Families then competed over ideal grooms by hobbling their daughters, binding their feet, and offering ever more generous dowries. Women in northern China retreated from the public sphere. Paintings of Kaifeng’s bustling city streets show porters, innkeepers, monks, and traders, but a conspicuous absence of women. In poetry, women shied from public view or else were pilloried by male critics. Anonymous wall writing conveys their sadness, anxiety and abuse.
Confucian patriarchy was thus enforced by a reverse dominance coalition, as theorised by Wrangham. But China also became caught in what I call a 'patrilineal trap'. Families tightly restricted their wives and daughters in order to maintain honour, prevent gossip and improve their marriage prospects. Since no family wanted to deviate from this norm unilaterally, all were trapped in a negative feedback loop.
The Middle East, North Africa and South Asia remain caught in this patrilineal trap. Male honour is contingent upon female seclusion. Women have competed over grooms by offering guarantees of paternal certainty: foot-binding, female seclusion, nuptial virginity tests, and infibulation. Most women thus remain at home, unable to forge independent alliances.
Wrangham's emphasis on top-down enforcement also overlooks the multitude of patriarchal networks, at every level of society.
European guilds and trade unions were no aristocrats, but still organised to kick women out.
Within Hinduism's caste system, there is a hierarchy of upper and backward castes. Brahmins certainly idealised seclusion, but they were not the only enforcers of patriarchy. All jati panchayats disciplined female sexuality to preserve endogamy, trust and cooperation. Disobedient families might be fined or outcaste.
In the US, college men are more likely to deny a perpetrator’s guilt if he’s in their fraternity. A meta-analysis of college athletics and fraternities finds that male members are more likely to believe rape myths and self-report sexual aggression.
Top-down enforcement is not the only game in town!
Female seclusion is not universal
Cultural evolution has been mediated by oceans, mountains and parasites. Impregnable parts of the Americas, Gulf of Guinea, Southeast Asia and Southern Africa never idealised female seclusion.
Sub-Saharan Africa was characterised by land abundance and labour scarcity. Tsetse fly regions remained inhospitable to both cattle and Islam (which spread amongst pastoralists). So there was no inherited wealth or cult of seclusion. Prosperity depended on control over labour.
Women continued to move freely, exercise authority, build independent alliances and propagate folklore that glorified their powers.
Portuguese records suggest many independently wealthy women marshalled networks, commercial acumen and linguistic skills to thrive in coastal exports.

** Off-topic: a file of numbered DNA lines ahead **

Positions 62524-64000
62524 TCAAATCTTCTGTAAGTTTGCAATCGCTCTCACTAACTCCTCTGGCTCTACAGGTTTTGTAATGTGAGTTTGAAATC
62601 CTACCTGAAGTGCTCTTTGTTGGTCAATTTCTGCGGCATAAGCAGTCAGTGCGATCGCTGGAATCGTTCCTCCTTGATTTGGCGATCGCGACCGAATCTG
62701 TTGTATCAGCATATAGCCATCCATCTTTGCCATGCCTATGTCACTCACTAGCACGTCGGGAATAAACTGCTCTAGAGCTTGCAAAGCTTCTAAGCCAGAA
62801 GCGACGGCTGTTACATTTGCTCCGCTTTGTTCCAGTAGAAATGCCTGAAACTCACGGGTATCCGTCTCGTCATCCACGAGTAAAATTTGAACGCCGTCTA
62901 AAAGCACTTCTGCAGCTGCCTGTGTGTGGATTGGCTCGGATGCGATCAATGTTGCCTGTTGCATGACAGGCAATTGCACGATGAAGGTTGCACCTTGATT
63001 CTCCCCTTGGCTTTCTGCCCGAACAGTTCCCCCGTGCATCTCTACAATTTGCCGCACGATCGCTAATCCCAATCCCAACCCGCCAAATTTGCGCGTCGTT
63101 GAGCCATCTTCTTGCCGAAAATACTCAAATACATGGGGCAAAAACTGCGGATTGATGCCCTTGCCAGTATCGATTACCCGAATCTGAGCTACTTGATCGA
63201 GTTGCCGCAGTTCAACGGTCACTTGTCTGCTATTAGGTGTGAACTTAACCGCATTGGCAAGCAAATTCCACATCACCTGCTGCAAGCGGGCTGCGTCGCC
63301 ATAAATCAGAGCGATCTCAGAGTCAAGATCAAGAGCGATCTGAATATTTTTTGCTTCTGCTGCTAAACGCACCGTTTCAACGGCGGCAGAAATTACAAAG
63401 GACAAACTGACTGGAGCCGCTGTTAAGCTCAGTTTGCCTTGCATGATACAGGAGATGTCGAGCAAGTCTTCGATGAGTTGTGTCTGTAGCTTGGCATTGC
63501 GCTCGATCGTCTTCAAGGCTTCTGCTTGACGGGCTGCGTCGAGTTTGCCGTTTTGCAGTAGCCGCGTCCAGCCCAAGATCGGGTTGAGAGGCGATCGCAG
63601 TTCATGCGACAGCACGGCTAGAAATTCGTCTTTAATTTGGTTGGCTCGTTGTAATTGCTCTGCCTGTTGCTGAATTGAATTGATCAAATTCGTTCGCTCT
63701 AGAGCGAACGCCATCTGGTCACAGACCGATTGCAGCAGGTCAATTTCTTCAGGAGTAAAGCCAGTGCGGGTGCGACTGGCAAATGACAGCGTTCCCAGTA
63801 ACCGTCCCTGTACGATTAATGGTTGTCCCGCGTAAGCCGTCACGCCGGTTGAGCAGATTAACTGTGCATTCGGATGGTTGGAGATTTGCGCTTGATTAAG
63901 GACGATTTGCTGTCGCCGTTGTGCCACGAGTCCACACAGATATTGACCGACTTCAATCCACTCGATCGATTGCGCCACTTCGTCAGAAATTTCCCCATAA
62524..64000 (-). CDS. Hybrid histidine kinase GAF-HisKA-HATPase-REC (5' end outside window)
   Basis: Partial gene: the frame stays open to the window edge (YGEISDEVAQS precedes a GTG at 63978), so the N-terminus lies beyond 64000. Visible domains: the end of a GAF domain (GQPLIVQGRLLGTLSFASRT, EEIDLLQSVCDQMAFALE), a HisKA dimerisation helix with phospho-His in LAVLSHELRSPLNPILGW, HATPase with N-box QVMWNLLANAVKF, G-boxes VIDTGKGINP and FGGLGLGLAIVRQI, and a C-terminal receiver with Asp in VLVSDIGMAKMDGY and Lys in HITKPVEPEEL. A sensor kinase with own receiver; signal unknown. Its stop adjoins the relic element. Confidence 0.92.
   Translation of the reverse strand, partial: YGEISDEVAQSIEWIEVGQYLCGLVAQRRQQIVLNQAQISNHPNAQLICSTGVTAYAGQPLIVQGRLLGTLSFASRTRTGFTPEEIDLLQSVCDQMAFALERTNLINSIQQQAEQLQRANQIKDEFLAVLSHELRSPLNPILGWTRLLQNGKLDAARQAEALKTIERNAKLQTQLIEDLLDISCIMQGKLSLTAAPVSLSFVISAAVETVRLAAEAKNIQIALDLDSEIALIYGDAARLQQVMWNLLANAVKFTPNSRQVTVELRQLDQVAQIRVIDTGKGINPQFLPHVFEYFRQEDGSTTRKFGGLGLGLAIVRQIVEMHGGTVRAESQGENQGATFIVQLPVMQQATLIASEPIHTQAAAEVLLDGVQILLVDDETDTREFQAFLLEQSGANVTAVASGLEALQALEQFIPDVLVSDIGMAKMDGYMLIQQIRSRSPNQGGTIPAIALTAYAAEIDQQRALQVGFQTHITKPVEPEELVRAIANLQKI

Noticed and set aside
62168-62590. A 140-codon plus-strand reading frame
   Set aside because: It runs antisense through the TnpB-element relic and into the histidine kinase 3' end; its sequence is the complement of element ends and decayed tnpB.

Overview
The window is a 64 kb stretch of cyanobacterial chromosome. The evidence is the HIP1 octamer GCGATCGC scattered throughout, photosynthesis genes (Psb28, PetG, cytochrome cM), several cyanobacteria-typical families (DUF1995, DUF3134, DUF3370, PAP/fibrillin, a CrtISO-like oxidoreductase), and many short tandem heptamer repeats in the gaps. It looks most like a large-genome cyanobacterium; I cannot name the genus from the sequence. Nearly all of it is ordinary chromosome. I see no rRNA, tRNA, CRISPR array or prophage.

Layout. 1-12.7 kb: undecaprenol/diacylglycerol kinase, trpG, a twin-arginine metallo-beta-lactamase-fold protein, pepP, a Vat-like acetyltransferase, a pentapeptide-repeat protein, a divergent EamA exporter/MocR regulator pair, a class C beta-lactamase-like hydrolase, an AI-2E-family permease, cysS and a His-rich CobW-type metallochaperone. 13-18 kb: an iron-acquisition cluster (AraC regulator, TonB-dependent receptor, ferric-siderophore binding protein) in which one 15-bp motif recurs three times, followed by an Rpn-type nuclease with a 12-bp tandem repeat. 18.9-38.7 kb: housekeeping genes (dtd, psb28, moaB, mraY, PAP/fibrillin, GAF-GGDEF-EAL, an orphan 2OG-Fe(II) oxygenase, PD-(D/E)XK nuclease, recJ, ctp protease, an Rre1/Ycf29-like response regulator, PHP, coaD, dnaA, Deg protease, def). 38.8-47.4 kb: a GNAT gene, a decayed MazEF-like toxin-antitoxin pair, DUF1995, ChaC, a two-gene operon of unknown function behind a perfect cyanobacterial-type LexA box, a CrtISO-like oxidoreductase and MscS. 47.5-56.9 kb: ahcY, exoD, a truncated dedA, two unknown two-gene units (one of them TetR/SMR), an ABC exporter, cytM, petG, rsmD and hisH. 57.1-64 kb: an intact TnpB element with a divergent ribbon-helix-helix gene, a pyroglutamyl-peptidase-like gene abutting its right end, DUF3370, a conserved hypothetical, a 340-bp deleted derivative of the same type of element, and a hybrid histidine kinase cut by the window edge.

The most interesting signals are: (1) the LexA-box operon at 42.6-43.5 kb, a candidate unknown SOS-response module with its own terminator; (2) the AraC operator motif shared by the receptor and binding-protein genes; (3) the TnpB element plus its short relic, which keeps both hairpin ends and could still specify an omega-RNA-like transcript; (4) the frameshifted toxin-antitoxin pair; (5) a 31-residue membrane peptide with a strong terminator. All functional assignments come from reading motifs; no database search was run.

The Asante, Igbo and Yoruba maintained dual sex systems of governance. Markets were controlled by women, who set the rules and punished wrongdoers. Igbo and Bakweri women harassed men for mistreating their wives, violating market rules or harming their crops. When Ethiopian Emperor Susenyos embraced Catholicism, royal women staged an armed insurrection. They rejected this patriarchal religion. In 19th century Congo-Brazaville, a husband would not take even ‘an egg from her chicken coop’ without permission from his wife. In southern Nigeria and Cote d'Ivoire, women marshalled their independent networks to mobilise en masse against imperialism.
Female fertility was also culturally revered - I suspect this stems from both perennial demand for labour and powerful female alliances. A girl’s first period was celebrated. Women were respected as Creator Gods, priestesses, oracles, deities, and queen mothers. Cosmology upheld gender complementarity. Coercion remained a constant threat, however. Across Sub-Saharan Africa, vulnerable women were pawned, captured in raids, betrothed to cement ties or persecuted as witches. The King of Dahomey was guarded by powerful women, but this was no feminist utopia. He profited from domestic slavery and dispensed patronage by redistributing wives. Dahomey communities also permit all unmarried men to rape 'public whores'. This may have reduced resentment of their polygynous hoarding.
Labour scarcity meant that some women were enslaved while others could leverage powerful networks.
Did reverse dominance coalitions enforce patriarchy 300,000 years ago?
Wrangham seeks to explain the universality of institutional patriarchy. His argument is plausible, but the premise needs tempering. Our world is marked by a 'great gender divergence'. Alpha male alliances are strongest in cultures where family policing inhibits women's collective resistance. If we want to understand contemporary patriarchy, we really need to identify the historical drivers of female seclusion. This blog has benefitted from conversations with Robin Dunbar, Richard Wrangham, Daron Acemoglu, Manvir Singh and Nwando Achebe.